Because TKIs have the potential to influence ABC transporter expression and function, combination therapy with cisplatin is a reasonable choice. Different MDR ABC transporter mRNA levels in cell lines may provide evidence for variable responses to TKI treatment. For example, in the present study, additive effects as a result of combination treatment were observed, with nintedanib showing the most striking additive effects in 4 of the 5 cell lines tested. Correlation analysis for TKI and ABC transporter expression shows a significant association (P=0.0138) between the nintedanib response and ABCB1 expression levels. However, it is difficult to draw conclusions about the superiority of nintedanib in combination treatment based on tyrosine kinase receptor expression levels. Nonetheless, there is clear evidence of a possible interaction between TKI and ABC transporters, as the respective TKIs specifically influence the expression level and activity of efflux pumps. It has been reported that nintedanib may inhibit ABCB1/ABCG2 mRNA expression and the ATPase activity of these transporters (34). Weiss et al (35) reported that dovitinib is only a weak inhibitor of ABCB1 protein function, but that it induces ABCG2 at low concentrations. By contrast, pazopanib exhibits little interaction with ABCB1 (36) but is a substrate to both ABCB1 and ABCG2 (37,38). There appear to be no data regarding the interaction of ABCC1 and the TKIs investigated.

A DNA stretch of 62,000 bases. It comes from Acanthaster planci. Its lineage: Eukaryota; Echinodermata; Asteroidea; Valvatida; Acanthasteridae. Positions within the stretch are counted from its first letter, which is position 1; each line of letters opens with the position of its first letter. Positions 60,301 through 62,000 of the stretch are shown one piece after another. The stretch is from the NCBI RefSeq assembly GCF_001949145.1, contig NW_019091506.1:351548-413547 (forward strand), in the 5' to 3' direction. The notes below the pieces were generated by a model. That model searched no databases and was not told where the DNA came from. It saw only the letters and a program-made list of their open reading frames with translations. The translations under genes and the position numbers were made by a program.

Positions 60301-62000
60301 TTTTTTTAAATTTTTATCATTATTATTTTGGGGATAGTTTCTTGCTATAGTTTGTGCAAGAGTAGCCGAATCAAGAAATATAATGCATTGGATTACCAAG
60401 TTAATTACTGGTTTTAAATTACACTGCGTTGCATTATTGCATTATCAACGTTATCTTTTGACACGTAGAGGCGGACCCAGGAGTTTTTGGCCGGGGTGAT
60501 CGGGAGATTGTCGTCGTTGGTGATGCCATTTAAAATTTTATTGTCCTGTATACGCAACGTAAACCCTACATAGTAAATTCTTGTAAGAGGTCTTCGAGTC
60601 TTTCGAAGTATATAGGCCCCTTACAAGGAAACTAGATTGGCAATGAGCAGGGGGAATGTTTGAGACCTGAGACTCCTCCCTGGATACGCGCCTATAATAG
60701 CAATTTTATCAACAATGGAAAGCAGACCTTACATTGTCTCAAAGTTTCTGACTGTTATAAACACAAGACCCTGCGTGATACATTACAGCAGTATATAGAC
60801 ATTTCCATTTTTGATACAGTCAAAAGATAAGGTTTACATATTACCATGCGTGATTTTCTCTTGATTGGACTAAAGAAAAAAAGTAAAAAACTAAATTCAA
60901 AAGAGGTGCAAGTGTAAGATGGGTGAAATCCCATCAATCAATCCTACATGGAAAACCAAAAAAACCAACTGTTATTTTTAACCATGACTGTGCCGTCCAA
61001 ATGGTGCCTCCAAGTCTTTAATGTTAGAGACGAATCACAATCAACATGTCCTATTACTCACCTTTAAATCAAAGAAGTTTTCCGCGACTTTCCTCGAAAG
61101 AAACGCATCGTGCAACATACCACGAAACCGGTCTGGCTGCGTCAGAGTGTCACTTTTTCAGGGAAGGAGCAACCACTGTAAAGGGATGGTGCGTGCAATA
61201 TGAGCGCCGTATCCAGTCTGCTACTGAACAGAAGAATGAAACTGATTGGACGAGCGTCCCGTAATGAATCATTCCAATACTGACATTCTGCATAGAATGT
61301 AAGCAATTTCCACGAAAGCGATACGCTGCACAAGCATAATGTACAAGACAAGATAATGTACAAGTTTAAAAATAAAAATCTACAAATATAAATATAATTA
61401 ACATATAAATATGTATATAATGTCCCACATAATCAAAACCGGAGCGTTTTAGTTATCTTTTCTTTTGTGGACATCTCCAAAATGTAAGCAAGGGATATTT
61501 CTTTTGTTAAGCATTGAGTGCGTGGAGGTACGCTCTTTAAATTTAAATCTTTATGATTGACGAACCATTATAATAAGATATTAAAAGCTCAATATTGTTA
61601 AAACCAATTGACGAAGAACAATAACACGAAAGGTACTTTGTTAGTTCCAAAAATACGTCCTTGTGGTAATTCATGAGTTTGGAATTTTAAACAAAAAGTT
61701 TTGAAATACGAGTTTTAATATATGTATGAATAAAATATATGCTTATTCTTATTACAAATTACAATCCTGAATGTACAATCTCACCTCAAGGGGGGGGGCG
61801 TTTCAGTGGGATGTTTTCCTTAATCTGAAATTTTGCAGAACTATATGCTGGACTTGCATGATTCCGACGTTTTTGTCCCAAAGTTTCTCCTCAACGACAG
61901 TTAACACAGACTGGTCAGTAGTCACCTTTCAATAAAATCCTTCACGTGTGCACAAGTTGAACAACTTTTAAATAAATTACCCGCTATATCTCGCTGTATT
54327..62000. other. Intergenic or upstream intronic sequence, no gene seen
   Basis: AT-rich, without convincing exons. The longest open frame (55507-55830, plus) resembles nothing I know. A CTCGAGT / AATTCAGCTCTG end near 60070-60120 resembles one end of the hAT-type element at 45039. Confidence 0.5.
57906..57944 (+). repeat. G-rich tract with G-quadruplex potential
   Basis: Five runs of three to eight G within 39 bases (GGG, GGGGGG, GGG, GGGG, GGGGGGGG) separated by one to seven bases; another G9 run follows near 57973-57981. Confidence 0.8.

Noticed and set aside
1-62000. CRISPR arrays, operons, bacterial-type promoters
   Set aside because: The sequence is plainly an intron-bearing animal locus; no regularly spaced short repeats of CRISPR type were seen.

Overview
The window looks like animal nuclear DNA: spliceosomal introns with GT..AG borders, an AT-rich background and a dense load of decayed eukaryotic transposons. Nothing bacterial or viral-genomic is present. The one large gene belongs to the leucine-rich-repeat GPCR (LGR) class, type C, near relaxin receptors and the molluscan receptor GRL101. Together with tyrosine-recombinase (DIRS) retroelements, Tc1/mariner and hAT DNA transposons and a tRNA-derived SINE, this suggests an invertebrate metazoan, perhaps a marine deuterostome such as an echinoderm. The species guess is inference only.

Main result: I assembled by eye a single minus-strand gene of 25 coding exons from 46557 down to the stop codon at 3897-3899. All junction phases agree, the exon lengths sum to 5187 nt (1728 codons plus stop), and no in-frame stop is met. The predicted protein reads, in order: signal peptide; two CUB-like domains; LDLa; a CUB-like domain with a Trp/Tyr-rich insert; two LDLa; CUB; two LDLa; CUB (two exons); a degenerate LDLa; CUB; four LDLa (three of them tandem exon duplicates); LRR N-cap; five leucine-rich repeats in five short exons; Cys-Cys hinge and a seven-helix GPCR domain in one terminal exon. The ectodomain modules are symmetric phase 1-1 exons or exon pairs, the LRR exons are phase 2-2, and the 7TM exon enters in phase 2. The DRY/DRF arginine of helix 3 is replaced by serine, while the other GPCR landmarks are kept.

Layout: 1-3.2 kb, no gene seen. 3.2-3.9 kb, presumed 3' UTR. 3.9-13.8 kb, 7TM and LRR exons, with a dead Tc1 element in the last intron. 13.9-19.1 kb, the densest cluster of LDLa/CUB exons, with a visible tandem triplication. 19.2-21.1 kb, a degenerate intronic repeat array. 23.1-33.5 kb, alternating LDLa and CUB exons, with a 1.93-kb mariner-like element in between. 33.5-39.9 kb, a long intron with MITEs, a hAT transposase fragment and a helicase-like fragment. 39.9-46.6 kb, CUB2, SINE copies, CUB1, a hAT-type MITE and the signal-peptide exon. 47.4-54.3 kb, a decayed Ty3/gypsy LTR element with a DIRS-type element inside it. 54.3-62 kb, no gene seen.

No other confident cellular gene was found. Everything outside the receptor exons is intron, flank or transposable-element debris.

In a clinical setting, combination therapy with TKIs causes distinct side effects. Reports from Galsky et al (39) revealed poor tolerance to dovitinib in combination with gemcitabine and cisplatin, or gemcitabine and carboplatin in patients with advanced solid tumors due to myelosuppression. Despite the severe side effects associated with multi-targeted TKIs (even in mono-therapy), their effects on neoangiogenesis and metastasis cannot be dismissed.

In conclusion, combination therapy with TKIs and cisplatin appears to be a reasonable approach for HNSCC treatment. Nevertheless, the results require further critical consideration; in the present study, the cells were treated outside of their normal surroundings, without interactions with the TME. Further investigation is required to determine the true efficacy of combination treatments for HNSCC.

Acknowledgements

Not applicable.

Funding

The present study was supported by the Comprehensive Cancer Center Mainfranken (R. Brands) and the Interdisciplinary Center for Clinical Research (S. Hartmann).